The Flemish Baroque refers to art created in the Southern Netherlands under Spanish control during the 16th and 17th centuries. The Spanish Hapsburgs ruled present-day Belgium, then known as the Spanish Netherlands or Flanders, which was its most prosperous province. Philip II controlled this region in tandem with the Catholic Church. The Catholic influence and precepts oppressed many in the Netherlands at this time as they were predominantly Protestant. By 1609, the Dutch Protestants achieved their independence from their southern counterparts in Flanders and became an independent republic.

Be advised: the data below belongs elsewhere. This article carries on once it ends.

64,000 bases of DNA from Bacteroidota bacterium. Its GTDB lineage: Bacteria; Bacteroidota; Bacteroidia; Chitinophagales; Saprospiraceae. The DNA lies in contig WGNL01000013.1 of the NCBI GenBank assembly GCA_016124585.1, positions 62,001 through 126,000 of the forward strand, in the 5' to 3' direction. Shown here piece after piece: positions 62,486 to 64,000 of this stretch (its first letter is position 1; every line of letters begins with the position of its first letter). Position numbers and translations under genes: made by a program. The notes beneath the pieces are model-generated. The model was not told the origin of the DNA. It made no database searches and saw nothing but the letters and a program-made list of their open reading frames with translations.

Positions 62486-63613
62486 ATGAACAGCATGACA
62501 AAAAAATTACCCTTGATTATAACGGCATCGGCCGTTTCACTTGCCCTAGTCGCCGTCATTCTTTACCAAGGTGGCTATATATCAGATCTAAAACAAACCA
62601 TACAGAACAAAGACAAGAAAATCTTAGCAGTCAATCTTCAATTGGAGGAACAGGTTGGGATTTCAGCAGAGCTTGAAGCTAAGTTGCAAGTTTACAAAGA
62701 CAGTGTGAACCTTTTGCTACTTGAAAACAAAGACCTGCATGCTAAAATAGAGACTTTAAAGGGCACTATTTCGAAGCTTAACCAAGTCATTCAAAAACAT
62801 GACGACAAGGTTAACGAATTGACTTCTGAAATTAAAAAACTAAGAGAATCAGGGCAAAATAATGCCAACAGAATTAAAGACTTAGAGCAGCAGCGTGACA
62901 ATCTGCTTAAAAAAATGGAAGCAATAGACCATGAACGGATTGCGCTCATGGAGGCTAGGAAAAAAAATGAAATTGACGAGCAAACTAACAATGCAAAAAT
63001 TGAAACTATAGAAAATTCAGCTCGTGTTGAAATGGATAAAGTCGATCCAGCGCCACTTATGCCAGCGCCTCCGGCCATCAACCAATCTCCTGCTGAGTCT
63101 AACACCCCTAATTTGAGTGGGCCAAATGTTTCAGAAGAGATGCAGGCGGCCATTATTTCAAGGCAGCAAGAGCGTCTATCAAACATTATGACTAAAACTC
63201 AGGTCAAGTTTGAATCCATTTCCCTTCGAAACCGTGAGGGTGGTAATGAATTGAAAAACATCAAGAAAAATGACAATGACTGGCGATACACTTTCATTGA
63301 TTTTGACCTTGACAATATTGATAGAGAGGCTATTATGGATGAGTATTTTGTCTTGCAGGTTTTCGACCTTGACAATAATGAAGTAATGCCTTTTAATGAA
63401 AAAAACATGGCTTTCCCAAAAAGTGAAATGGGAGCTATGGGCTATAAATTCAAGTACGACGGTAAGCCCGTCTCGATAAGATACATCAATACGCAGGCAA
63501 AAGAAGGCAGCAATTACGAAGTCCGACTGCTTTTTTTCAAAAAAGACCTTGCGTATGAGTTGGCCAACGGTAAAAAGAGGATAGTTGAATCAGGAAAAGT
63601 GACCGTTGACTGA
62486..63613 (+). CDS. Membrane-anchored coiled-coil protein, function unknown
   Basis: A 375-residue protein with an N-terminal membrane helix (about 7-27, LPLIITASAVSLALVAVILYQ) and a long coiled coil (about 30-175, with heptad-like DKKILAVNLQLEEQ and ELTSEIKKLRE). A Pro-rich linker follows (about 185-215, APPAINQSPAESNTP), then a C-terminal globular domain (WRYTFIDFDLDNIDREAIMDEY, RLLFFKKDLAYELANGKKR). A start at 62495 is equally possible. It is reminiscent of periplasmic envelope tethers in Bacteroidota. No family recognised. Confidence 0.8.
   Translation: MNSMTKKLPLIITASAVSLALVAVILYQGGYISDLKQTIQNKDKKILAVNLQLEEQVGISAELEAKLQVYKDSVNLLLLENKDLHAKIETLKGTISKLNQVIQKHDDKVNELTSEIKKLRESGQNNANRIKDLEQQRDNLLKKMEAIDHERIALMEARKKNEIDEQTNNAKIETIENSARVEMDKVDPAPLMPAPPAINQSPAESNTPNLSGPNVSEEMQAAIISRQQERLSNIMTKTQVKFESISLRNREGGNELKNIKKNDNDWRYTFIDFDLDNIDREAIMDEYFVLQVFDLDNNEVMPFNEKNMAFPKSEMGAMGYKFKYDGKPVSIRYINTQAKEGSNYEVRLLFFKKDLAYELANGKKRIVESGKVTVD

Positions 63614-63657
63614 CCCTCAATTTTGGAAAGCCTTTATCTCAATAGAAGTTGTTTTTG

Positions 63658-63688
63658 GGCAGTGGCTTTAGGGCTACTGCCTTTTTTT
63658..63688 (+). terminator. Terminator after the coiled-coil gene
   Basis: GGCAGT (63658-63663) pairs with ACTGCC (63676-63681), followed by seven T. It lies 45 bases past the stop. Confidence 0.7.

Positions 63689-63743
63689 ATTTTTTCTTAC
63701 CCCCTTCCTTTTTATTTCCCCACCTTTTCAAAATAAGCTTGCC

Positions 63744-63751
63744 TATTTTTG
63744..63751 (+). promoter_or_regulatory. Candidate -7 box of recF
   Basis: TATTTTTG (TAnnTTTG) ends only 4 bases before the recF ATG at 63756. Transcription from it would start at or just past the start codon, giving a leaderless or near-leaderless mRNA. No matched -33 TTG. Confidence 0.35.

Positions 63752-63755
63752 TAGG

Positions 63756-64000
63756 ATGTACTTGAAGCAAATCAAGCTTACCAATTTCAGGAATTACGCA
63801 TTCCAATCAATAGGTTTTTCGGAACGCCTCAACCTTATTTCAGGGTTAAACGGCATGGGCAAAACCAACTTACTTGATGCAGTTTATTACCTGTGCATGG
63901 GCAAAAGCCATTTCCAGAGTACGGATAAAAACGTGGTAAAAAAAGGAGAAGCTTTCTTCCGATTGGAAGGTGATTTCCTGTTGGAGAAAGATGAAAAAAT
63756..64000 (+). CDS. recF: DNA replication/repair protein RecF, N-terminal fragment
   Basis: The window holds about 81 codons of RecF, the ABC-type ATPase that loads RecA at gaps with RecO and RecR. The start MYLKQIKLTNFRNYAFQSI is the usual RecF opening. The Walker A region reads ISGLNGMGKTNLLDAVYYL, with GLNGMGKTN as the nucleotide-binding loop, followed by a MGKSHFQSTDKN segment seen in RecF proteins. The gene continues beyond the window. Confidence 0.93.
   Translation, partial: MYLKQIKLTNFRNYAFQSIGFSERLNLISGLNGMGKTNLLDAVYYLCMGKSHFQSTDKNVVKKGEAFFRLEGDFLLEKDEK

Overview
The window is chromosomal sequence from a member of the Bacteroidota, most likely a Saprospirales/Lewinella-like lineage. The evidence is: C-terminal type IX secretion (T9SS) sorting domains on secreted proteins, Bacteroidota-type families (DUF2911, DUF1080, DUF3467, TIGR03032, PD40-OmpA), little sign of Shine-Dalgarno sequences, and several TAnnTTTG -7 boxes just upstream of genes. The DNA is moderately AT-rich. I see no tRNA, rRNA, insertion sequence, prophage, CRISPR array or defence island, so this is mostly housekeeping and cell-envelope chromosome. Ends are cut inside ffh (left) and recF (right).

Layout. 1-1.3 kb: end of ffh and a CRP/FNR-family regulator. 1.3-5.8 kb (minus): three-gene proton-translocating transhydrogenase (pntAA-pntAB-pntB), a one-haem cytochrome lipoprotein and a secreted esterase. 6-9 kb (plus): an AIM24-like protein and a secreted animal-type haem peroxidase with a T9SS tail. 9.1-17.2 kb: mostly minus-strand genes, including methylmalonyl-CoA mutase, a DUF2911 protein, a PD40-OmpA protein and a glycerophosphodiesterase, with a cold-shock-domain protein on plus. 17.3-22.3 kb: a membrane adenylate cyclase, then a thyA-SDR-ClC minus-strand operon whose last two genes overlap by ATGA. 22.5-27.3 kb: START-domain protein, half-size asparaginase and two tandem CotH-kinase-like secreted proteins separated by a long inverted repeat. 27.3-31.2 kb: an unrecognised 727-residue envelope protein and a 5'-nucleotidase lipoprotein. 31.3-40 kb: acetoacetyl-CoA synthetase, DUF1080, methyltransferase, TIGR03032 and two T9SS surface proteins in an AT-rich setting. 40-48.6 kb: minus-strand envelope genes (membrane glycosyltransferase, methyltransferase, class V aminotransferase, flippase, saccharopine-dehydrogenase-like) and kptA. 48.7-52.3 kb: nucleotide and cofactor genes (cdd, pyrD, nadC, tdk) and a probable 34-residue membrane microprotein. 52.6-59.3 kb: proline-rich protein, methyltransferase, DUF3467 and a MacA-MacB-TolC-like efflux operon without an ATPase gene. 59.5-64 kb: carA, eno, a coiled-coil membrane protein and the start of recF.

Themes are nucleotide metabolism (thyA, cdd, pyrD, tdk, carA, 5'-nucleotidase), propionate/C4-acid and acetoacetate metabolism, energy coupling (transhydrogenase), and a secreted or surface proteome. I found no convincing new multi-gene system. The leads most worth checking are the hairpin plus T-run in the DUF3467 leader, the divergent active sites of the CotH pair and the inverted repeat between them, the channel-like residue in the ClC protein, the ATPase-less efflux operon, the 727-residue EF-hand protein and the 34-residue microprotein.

The Spanish Netherlands thus remained a categorically Catholic region. It provided the Flemish artists living there with many opportunities to create work with church or private commissions. Antwerp emerged as the leading cultural nexus beginning in the first first decades of the 17th century. Prominent artists such as Peter Paul Rubens, Anthony Van Dyck, and Jacob Jordaens worked primarily in this coastal city. Stylistically the art which emerged from this area was confident, energetic, magnificent, and at times theatrical. This docent-led talk will explore the work of these painters and others, and highlight their contributions to genre, portrait, still life, and religious art.